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Electromagnetic Signal Injection Attacks on Differential Signaling

Youqian Zhang and Kasper Rasmussen


Differential signaling is a method of data transmission that uses two complementary electrical signals to encode information. This allows a receiver to reject any noise by looking at the difference between the two signals, assuming the noise affects both signals equally. Many protocols such as USB, Ethernet, and HDMI use differential signaling to achieve a robust communication channel in a noisy environment. This generally works well and has led many to believe that it is infeasible to remotely inject attacking signals into such a differential pair. In this paper, we challenge this assumption and show that an adversary can in fact inject malicious signals from a distance, purely using common-mode injection, i.e., injecting into both wires at the same time. We explain in detail the principles that an attacker can exploit to achieve a successful injection of an arbitrary bit, and we analyze the success rate of injecting longer arbitrary messages. We demonstrate the attack on a real system and show that the success rate can reach as high as 90%. Finally, we present a case study where we wirelessly inject a message into a Controller Area Network (CAN) bus, which is a differential signaling bus protocol used in many critical applications, including the automotive and aviation sector.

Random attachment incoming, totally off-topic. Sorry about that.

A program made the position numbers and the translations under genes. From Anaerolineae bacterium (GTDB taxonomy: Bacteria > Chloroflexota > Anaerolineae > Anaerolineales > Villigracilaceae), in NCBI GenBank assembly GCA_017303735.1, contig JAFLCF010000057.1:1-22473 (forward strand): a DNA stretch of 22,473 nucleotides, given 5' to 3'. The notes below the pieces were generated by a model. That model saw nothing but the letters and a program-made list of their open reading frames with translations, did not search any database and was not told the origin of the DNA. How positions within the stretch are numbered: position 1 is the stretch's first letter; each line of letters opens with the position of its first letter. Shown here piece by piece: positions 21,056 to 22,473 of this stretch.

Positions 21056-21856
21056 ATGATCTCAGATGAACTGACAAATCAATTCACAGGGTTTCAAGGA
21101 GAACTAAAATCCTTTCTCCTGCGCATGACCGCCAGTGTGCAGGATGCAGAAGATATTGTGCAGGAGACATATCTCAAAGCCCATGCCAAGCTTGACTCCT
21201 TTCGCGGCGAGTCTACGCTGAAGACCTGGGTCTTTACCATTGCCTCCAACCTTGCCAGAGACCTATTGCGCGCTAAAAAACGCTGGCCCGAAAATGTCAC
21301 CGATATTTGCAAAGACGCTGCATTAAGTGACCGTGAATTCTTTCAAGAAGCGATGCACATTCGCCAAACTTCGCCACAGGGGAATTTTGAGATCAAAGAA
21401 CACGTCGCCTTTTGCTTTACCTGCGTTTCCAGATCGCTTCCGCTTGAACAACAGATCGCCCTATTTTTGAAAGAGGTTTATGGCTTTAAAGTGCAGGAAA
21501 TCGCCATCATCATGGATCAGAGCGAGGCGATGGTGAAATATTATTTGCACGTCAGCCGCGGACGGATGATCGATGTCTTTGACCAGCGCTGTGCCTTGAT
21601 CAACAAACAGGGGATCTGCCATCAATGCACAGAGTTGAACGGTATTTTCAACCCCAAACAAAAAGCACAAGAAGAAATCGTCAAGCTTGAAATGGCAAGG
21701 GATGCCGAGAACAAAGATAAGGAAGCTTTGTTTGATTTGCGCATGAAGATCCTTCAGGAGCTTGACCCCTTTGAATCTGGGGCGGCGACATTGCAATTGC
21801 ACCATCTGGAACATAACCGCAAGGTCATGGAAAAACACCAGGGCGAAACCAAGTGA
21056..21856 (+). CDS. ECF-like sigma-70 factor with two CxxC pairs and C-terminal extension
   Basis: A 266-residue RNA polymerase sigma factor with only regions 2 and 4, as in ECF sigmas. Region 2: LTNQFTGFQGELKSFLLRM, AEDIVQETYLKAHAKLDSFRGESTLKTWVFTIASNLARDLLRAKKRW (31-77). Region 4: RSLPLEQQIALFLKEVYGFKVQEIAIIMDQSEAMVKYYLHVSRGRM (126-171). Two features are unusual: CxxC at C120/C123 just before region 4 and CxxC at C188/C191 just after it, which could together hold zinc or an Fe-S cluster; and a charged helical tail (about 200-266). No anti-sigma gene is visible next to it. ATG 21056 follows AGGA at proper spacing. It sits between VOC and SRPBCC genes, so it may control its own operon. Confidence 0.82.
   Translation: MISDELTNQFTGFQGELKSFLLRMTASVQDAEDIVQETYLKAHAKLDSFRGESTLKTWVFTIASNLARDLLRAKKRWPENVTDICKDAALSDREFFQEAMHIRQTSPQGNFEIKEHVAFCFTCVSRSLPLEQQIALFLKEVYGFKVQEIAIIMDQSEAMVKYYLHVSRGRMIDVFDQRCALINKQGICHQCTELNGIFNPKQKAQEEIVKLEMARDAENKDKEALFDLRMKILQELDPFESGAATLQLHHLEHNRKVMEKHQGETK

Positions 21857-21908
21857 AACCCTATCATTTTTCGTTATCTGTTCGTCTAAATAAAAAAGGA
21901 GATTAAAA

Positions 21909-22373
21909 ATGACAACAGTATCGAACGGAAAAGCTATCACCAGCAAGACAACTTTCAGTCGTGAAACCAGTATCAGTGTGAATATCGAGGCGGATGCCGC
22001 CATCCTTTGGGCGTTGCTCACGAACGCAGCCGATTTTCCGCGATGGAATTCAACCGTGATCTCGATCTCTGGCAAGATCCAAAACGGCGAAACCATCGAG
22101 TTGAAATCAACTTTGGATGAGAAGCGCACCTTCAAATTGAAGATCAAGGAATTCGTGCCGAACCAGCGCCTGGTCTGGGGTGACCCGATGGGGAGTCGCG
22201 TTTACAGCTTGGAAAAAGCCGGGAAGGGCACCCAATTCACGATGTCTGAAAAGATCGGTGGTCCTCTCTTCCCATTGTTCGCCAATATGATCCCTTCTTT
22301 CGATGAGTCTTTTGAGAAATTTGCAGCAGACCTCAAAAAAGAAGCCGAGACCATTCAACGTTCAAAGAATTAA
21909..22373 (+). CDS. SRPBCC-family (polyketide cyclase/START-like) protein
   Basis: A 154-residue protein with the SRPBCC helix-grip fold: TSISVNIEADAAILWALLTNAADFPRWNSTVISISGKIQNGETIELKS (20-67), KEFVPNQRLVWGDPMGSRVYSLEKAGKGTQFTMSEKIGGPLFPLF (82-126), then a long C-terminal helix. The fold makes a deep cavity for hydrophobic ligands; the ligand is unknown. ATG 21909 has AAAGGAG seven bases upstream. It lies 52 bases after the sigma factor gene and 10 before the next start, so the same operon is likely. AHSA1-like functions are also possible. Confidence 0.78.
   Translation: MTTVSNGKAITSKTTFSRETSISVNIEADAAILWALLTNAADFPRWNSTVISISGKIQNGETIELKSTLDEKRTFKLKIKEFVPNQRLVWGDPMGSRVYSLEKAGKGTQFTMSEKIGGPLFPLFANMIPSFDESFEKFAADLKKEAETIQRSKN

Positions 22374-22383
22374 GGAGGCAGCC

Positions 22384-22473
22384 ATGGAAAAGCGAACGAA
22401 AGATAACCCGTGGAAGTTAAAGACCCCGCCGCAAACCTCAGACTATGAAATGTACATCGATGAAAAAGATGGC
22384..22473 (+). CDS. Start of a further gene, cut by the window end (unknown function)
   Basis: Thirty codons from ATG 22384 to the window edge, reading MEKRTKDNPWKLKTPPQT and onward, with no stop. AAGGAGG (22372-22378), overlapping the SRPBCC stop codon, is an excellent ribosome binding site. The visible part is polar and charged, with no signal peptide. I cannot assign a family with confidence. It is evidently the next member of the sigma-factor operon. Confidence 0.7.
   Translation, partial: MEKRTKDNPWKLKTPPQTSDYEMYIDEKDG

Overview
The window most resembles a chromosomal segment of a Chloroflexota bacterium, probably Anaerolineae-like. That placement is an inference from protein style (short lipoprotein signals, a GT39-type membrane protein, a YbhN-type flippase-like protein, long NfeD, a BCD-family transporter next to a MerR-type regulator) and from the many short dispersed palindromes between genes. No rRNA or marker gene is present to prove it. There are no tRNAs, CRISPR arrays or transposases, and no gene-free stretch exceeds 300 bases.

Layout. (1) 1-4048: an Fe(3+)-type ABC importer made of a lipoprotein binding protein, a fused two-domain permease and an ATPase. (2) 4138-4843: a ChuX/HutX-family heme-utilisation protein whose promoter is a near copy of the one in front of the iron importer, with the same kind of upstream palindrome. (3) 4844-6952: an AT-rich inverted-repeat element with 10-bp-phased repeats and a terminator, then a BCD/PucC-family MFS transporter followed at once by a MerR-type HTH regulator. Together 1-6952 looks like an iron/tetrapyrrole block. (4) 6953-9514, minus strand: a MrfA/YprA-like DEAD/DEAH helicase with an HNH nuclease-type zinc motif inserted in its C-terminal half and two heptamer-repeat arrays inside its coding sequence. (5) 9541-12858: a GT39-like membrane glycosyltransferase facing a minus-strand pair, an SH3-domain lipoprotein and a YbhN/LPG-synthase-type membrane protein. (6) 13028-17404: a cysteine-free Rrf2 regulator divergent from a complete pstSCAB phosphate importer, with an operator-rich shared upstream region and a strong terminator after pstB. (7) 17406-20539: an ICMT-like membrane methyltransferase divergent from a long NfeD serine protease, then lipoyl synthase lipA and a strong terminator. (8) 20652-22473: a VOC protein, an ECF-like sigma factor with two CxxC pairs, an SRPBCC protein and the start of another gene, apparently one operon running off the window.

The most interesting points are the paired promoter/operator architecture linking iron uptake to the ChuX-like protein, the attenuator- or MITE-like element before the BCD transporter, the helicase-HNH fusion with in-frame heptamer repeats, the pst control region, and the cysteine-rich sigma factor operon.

Book Title
ACM ASIA Conference on Computer and Communications Security (AsiaCCS)